Originally part of Hyde Park Colliery, Lehman 179 Slope property was in later years purchased by Moffat Coal Company. Moffat leased or sold properties to smaller independent operators. But Moffat did retain ownership of the profitable end of anthracite production. The breaker was a facility used to break anthracite down into various sizes, and then wash the finished product. This breaker was the formerly named Taylor breaker, but later was called Moffat breaker.
Frank Shuster secured a lease on the land formerly mined by the Hyde Park colliery. No. 179 served the Dunmore #1 vein. Mr. Shuster had a long history as a union leader.
Beginning in 1942 Shuster began construction of this site. But before driving the actual slope, the area of the slope was strip or surface mined. All surface buildings were constructed including the tipple. The tipple was a structure usually located at the opening of the mine. Rail cars or in the case of Lehman trucks would be stationed underneath it. The loaded mine cars would dump into a pocket, and then the trucks would transport the anthracite to the preparation plant or breaker. As a requirement of the lease with Moffat, all anthracite mined at leased properties were required to be prepared at the Moffat breaker.
In 1953 There was a major legal battle between Mr. Shuster and the Pennsylvania Turnpike Commission. They wanted to take the land as part of the construction of the northeast extension of the turnpike. The decision was not to close the mine but relocate, a cap house (for the storage of blasting caps used for detonating the dynamite with which the coal was blasted), a steel garage and warehouse, a powderhouse, an oilhouse, a coal pocket and storehouse beneath the structure (for the storage of coal taken from the mines), and a hoisting engine house. The latter was vital to the mining operations in that it housed the hoisting equipment by means of which the coal was haulted in cars up the slope from the underground mine. The coal which Schusters mined was not directly under the surface of the land over which the Turnpike established its right of way but underneath land which immediately adjoined the land taken and, in order to reach and mine this coal, Schusters had driven a slope approximately 1800 feet long. As a result of the Turnpike construction certain buildings were torn down, other buildings were moved to new locations outside the Turnpike right of way, a new road permitting ingress and egress to and from the mining operations was constructed and the entry to the slope had to be altered and its grade changed from 20°-25° to approximately 30°. Mr. Shuster was awarded $67,000.00 to relocate and rebuild the surface structures of the mine.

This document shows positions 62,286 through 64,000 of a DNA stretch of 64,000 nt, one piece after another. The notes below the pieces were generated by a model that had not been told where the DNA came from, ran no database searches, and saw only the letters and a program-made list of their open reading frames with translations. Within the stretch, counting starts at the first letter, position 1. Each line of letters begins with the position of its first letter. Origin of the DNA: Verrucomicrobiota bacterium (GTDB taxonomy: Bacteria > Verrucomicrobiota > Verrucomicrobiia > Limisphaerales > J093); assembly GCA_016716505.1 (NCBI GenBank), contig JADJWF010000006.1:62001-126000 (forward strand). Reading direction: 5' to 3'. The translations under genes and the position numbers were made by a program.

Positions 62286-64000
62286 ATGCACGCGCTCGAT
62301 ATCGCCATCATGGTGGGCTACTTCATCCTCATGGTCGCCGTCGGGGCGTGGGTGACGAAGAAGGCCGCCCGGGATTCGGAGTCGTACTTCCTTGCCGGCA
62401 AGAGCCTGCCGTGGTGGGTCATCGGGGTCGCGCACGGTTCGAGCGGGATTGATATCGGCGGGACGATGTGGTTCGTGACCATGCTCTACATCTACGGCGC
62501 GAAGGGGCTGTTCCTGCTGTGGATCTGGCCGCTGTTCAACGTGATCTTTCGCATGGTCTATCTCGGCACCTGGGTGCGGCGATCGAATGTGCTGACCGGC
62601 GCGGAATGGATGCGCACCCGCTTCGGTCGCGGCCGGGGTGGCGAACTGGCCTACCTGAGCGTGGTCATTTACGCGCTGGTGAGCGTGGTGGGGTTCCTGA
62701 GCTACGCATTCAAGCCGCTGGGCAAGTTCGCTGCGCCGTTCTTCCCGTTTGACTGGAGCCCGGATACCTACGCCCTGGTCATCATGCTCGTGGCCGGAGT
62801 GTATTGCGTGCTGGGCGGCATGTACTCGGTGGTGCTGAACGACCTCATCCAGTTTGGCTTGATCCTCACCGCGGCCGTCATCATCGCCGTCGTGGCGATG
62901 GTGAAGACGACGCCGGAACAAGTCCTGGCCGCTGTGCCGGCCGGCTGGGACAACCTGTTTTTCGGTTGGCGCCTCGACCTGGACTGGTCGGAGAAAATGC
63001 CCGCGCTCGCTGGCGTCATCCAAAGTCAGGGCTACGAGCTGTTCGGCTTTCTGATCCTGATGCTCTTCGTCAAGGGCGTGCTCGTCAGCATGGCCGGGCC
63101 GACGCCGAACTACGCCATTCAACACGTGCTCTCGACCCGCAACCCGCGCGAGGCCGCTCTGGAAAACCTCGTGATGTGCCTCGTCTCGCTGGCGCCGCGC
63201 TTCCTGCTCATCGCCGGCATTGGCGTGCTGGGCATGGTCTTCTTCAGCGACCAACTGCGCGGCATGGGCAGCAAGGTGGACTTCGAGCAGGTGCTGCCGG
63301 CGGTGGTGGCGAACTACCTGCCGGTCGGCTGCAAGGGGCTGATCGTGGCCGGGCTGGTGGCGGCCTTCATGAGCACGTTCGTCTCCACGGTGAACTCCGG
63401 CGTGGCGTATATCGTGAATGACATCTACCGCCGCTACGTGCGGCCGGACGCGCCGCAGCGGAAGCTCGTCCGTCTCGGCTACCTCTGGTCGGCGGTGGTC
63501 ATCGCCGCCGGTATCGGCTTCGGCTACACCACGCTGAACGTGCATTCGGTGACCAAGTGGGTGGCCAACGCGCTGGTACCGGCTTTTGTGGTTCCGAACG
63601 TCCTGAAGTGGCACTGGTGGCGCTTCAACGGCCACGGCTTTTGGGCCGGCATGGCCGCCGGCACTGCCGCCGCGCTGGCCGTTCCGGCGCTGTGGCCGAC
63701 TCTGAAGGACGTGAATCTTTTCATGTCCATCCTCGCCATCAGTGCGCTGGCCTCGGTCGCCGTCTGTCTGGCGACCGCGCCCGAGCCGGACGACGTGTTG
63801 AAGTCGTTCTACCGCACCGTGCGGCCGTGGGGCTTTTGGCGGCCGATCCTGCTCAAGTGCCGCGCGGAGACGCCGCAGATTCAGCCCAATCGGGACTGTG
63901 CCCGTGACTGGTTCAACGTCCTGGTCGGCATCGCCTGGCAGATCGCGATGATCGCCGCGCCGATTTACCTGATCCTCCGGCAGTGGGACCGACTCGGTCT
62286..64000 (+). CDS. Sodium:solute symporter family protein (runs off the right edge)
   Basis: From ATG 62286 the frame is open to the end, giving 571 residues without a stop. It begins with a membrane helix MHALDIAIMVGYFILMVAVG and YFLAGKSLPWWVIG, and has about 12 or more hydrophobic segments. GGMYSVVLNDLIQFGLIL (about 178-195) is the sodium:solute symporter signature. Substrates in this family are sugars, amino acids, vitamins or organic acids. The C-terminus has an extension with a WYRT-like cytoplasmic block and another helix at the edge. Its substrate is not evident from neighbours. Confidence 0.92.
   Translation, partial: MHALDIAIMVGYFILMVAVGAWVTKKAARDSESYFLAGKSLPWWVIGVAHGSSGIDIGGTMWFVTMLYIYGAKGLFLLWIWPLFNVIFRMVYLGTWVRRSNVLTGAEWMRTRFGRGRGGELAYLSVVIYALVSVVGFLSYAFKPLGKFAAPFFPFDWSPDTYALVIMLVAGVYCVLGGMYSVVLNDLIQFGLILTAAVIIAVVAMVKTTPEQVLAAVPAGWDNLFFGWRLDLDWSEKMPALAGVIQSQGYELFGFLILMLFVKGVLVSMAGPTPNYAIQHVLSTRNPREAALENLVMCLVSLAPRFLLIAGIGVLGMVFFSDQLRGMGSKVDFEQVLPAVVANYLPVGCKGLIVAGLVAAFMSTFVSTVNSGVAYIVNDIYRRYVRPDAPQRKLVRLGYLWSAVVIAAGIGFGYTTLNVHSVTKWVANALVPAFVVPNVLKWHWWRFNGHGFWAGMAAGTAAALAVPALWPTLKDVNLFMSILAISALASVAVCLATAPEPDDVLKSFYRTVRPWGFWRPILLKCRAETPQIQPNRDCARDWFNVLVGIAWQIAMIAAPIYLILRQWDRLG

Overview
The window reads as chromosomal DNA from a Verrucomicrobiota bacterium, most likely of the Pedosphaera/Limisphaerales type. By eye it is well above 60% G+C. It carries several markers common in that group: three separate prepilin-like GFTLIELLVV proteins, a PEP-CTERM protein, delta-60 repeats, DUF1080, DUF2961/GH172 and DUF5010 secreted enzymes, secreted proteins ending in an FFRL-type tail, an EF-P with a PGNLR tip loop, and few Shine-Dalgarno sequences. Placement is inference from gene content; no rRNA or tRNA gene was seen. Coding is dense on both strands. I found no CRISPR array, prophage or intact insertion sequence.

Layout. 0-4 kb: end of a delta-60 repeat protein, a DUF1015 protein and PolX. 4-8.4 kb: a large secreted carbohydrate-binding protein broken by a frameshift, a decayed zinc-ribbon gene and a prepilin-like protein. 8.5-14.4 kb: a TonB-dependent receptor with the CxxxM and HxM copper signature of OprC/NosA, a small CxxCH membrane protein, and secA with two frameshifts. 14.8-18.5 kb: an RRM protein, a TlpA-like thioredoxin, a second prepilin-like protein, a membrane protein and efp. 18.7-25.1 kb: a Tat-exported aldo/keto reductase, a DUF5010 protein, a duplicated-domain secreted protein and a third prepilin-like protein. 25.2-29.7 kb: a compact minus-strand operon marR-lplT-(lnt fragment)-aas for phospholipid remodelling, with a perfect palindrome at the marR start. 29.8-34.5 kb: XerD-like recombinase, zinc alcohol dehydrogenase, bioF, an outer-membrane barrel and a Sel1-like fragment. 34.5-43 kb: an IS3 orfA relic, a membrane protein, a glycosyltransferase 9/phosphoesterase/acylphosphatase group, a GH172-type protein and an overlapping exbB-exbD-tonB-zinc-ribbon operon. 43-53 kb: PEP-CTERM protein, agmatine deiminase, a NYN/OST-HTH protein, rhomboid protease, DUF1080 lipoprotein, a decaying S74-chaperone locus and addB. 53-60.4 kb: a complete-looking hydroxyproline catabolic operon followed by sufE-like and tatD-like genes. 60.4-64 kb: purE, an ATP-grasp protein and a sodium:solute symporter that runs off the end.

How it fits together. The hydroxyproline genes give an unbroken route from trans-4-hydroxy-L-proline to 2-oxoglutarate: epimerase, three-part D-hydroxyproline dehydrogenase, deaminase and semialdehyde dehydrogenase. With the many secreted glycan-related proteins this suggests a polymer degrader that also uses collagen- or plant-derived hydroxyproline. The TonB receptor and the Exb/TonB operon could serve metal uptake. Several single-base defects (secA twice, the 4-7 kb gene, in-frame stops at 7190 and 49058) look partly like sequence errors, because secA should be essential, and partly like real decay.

In April of 1966, Lehman was sold/leased or co owned by the person with whom its name gained its origin, Frank Lehman of Scranton. From production figures listed in the Dept. of Mines Annual Report, production figures for Moffat and Lehman are nearly identical.
The increasing water pools had flooded its deeper workings with the cessation of pumping in 1960. Strip mining continued for a few years, until the Moffat breaker was sold to Raymond collieries. Raymond colliery became the second largest anthracite company to go bankrupt after Blue coal. The legal battles of Raymond and Blue coal continued for years. In 2006 most above ground facilities at 179 were demolished to make way for a Pennsylvania turnpike northeast extension roadway project. Also as part of that project the slope was sealed. The remains of the Taylor/Moffat breaker were also demolished as part of a DEP sponsored project the same year. The breaker that processed the coal from Lehman, followed its life span nearly identical. Right down to the year all traces were removed.
Our photos from the 1990s.
Our photos from the 2000s before and after reclamation.